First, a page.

- “Great product. But how accurate is it?”
- Testing the accuracy in-house against our robots
- Meeting Univ. Prof. Dr. Tobias Winkler, Principal Investigator – Advanced Musculoskeletal Therapies at Charite University Hospital
- Less than 4% deviation from the Gold Standard
- Preparing the first post-surgery research trial with Charite
“Great product. But how accurate is it?”
We’ve heard the question being asked hundreds, maybe thousands of times during our meetings with orthopedic doctors, therapists or other stakeholders of the orthopedic and rehabilitation industry.
In 2015 when we started re.flex we had this idea of building an industry standard for home exercise prescription. The reason behind this was to empower the patients to do their recovery at home and allow physiotherapists to automate some of the routine tasks they are struggling with, regarding customizing the exercises for patients.
We carefully studied our direct competition – products using motion tracking sensors or mobile applications with video exercises. After interacting with the tools and talking with some of their users we learned a lot from their challenges. Neither one of our competitors wasn’t able to touch that thin line between generating positive results and having an accurate, easy to use and cost-effective solution.
Mobile applications with video exercises offer a great option to complement the in-clinical sessions, but they are not able to replace the therapy, if needed. These kinds of prescriptions were often free of charge. On the other side, products which were theoretically able to replace the in-clinical session didn’t have their technology ready for this use-case.
Sensor solutions which were destined for home exercises were only able to provide a two-dimensional (2D) detection of the exercises.
This means they were tracking only one joint at a time and with minimalistic assistance based on only one metric, like for example, knee flexion.
For an efficient home exercise treatment, a 3D visualization and detection was required and we’ve envisioned this as a new standard among the digital assistive solutions for physical therapy.
In 2016 we finished the prototype of re.flex, and achieved a very good accuracy. But nobody really knew how accurate re.flex was, because everybody tested it in their own way.
Therapists and doctors were very often confronting the recordings with the goniometer, while patients were trying to stress-test the system doing repetitions with high speed to find it’s flaws.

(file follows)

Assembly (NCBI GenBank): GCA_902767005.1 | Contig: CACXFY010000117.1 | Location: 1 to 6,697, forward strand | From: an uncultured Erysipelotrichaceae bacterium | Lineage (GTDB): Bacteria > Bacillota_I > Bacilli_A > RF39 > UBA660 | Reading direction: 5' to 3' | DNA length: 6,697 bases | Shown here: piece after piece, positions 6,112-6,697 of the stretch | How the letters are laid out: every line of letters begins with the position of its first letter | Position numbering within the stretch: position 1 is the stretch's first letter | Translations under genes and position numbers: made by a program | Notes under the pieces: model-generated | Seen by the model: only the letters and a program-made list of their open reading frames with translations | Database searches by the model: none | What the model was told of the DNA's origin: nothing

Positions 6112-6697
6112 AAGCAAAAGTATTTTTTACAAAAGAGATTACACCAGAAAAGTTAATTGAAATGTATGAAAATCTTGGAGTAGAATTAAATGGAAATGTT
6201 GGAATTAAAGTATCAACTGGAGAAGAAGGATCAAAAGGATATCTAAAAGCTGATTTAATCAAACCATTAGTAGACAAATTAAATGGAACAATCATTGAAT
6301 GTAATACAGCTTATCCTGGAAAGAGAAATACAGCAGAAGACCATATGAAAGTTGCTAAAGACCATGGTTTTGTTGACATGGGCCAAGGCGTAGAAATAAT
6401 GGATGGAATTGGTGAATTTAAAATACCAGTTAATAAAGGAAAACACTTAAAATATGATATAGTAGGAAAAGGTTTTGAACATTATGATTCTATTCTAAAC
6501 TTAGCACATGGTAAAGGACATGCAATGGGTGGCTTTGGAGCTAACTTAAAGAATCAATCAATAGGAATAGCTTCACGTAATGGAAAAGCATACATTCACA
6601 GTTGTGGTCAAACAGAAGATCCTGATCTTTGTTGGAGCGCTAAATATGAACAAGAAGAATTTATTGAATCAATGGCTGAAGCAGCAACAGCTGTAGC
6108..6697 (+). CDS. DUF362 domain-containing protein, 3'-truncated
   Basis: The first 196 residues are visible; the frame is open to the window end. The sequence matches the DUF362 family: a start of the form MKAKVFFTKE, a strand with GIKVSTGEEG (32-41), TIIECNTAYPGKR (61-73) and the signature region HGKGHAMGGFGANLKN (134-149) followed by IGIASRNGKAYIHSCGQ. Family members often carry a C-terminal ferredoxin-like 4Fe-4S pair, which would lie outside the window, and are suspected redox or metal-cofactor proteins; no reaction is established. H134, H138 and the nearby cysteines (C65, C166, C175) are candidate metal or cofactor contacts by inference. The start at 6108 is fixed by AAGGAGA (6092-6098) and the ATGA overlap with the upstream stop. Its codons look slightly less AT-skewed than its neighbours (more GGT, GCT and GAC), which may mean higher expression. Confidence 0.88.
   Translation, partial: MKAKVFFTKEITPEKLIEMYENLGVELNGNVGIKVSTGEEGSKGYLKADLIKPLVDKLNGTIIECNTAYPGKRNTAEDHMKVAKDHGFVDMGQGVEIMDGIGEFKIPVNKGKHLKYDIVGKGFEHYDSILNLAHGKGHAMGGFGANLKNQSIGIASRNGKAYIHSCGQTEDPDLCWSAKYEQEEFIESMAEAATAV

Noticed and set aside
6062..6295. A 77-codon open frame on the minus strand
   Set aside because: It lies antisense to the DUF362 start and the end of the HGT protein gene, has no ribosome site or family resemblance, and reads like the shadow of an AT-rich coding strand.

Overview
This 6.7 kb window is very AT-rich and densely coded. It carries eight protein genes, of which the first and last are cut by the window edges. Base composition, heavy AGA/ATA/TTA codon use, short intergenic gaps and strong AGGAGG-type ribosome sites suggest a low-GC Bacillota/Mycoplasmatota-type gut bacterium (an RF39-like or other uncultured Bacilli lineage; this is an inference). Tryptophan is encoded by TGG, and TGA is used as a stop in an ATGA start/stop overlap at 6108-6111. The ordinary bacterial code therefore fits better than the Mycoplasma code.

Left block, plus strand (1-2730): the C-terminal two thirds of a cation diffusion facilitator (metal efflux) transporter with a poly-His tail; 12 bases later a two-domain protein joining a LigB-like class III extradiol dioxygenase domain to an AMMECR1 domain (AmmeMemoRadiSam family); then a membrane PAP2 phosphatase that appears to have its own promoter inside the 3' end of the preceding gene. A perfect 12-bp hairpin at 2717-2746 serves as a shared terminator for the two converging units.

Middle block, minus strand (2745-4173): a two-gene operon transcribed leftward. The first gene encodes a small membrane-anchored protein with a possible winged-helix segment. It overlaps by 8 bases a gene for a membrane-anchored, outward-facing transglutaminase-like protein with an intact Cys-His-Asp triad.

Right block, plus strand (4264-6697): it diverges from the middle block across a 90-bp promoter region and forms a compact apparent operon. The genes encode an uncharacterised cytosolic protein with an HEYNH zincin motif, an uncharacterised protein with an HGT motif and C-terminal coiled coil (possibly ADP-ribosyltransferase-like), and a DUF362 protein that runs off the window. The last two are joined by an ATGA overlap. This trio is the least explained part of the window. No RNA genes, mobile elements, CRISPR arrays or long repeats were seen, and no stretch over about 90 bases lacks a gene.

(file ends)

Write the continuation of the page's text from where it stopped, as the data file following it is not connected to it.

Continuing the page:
So the question was still repeating. “How accurate is it?”
Testing the accuracy in-house against our robots
Our technical team knew that re.flex is super accurate, but they had to do complex tests and analyze large quantities of data. And even so, the “perfect movement” was something which was missing for an effective comparison. This is why we had to build two testing robots.
We planned on solving two of the biggest problems. One that all the sensors we produce fit our quality requirements and ensure the accuracy of the motion tracking.
And second that all the changes we made in the motion detection algorithm can be easily tested. Because of the physical effort and the technical knowledge required for team members to record the relevant information needed, this process was time consuming and susceptible to errors.
- You can watch a short video here.
Fine tuning the motion tracking algorithm was a laborious task which spreaded across many years as a technical focus. Bit by bit we’ve improved every aspect of the detection algorithm, which is capable of collecting 12 relevant metrics of the knee motion and assisting patients during the execution of the exercises.
But the challenge was more complex than we first believed. The size of the patient’s leg, the positioning on the sensors and the different anatomical differences we’ve observed after working directly with patients required an advanced compensation algorithm.
This algorithm was meant to compensate for the movement of the muscles when patients are exercising and clean the adherence from other influencing factors.
Meeting Univ. Prof. Dr. Tobias Winkler, Principal Investigator – Advanced Musculoskeletal Therapies at Charite University Hospital
In order to achieve the higher standards in terms of accuracy, we needed to compare our results with the most accurate solutions on the market. So we started out looking for the most advanced motion tracking laboratories in Europe. This is how we met Dr. Tobias Winkler.
Dr. Winkler is a leading orthopedic doctor and researcher. He works at the Center for Musculoskeletal Surgery, Julius Wolff Institute in Berlin. And has a deep understanding of human motion, after being involved in 90 publications focused on knee surgery, rehabilitation and accurate motion tracking.